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Spalted Myrtle?

Discussion in 'Woodturning Discussion Forum' started by Robin Thompson, Nov 20, 2017.

  1. Robin Thompson

    Robin Thompson

    Joined:
    May 19, 2011
    Messages:
    66
    Location:
    Sarnia, Ontario
    Recently, I acquired a new to me lathe. Pics attached. At the time I had the option of buying just the lathe or all of the turning related items in the shop. I went with the package deal. The previous owner gave me a good price and I gladly paid. After we struck the deal the seller asked if I was interested in a pile of turning blanks he had in storage. I jumped at that as well and took home a crate of mixed wood blanks. However; there was a catch. He said I could have them at no extra cost if I used one blank (his choice) to turn him a bowl and one blank to make him a platter. There obviously was no hesitation. So herein I have posted a couple of pics of the bowl I am turning for him. I should also add that when he gave it to me, the owner said the blank was Myrtle. I have never before turned Myrtle let alone seen it. By looking at the photos, can you tell me if you think I am seeing spalting or is this a typical looking piece of Myrtle?
    There are some badly pitted areas and the blank is not cooperating. Mounted Bowl.JPG VL 300 View 1.JPG VL 300 View 2.JPG Myrtle Bowl Out Pic 1.JPG Myrtle Bowl Out Pic 2.JPG Myrtle Bowl Inside.JPG
     
    charlie knighton likes this.
  2. odie

    odie

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    Panning for Montana gold!
    Yes, you are seeing spalting there. If you can catch it at the right time, spalting can greatly add to the beauty and character of the wood. Spalting is a rotting process, and the wood gets softer as a result. When that progresses to an unusable degree, it's impossible to get a nice clean cut......and, the only thing that can save it, is a great amount of sanding, if it can be saved at all. If the wood had some spectacular grain, that might make me want to try harder in getting something out of it, but personally, I wouldn't bother with that particular piece.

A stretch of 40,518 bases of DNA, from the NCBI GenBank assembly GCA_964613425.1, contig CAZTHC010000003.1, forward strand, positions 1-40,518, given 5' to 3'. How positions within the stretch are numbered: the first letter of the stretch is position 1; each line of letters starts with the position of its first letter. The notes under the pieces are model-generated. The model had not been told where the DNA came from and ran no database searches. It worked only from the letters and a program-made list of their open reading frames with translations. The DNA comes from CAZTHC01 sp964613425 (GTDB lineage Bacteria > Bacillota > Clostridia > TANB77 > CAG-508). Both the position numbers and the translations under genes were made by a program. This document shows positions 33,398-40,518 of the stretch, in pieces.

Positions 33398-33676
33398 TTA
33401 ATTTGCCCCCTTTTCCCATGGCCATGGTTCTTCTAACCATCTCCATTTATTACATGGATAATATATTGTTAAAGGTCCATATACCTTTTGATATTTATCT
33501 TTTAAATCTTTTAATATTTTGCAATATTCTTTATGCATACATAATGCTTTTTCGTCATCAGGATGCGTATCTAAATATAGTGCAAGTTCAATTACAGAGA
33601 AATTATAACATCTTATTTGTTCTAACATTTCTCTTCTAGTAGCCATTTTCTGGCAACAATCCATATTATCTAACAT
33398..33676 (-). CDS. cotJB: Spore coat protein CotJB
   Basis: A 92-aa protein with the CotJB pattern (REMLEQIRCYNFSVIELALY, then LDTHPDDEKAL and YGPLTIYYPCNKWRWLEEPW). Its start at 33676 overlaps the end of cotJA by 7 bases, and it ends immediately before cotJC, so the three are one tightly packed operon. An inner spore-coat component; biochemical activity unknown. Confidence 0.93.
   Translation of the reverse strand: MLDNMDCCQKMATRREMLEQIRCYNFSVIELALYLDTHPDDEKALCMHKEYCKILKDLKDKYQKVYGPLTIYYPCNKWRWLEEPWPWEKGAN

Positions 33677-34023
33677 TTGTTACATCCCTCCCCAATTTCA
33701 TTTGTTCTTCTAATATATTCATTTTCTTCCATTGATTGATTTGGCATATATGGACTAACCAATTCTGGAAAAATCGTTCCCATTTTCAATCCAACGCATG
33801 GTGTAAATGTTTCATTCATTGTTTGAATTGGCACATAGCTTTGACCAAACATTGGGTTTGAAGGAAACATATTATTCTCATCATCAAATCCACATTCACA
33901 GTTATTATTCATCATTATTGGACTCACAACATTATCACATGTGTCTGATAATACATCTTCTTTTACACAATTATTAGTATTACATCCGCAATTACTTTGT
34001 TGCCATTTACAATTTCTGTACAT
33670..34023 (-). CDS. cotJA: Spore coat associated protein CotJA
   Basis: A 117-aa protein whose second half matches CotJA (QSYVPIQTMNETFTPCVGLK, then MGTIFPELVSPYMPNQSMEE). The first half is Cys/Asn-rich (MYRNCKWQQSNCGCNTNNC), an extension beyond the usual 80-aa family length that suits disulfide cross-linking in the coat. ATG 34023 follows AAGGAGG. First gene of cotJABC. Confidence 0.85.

You might want to consider telling the guy who sold you your lathe, that the spalting is too pronounced, and pick out another piece for the project.

    The Vicmarc 300 lathe is a great lathe......I think you're going to love it! :D

    -----odie-----
     
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  3. charlie knighton

    charlie knighton

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    virginia
    if the blank is very dry like the blank is several years old....it will be very hard to get a good cut and su r face....great lathe....love the outboard tool rest.....start small get acquainted with your lathe
     
  4. hockenbery

    hockenbery AAW Advisor Staff Member

    Joined:
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    There are some threads on working with splatted wood.
    In spalted wood the fibers are not tightly connected which allows them to be pulled and tear rather than be cut on a smooth surface.

    You can often get clean cuts by using a thin shellac which will stiffen the fibers allowing a cut.
    It is important to use sharp tools, ride the bevel, and take light cuts.
    Avoid scraping as it generally does nit work well with spalted wood

    The patch I see on the interior would likel do much better with shellac mixed with twice the alcohol.
    minor spaltingncan often be cut by just wetting the area with water which swells the fibers and allows then to be cut.

    If you see a ring it is likely due to coming off the bevel
     
    Last edited: Nov 20, 2017
    Bill Boehme likes this.
  5. robo hippy

    robo hippy

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    Well, I have turned a lot of Myrtle/California Bay Laurel. That type of coloration and pattern I would say is pretty much rot, and not spalting. Very difficult to get clean cuts when it is that soft. Very light cuts, and if you can, use a fine honed edge for the cuts. I cheat and have 600 and 1000 grit CBN wheels.

    robo hippy
     
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  6. Robin Thompson

    Robin Thompson

    Joined:
    May 19, 2011
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    Location:
    Sarnia, Ontario
    Charlie, this blank was purchased in 2002 by the guy that gave it to me. It has been sitting on a high shelf in his garage since then. He rough turned it as soon as he received it and sat it up there. I live in Whitehorse Yukon and it is very dry up here. I suspect your correct.
    Thanks for the responses and I am going to try and salvage this.
     
  7. Robin Thompson

    Robin Thompson

    Joined:
    May 19, 2011
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    Location:
    Sarnia, Ontario
    Pic 3 Myrtle Bowl.JPG Pic 1 Myrtle Bowl.JPG I couldn't toss the darn thing out. Plugged the hole in the bottom after enlarging it to about 3/4". Finished turning and put the walnut oil to it.
     
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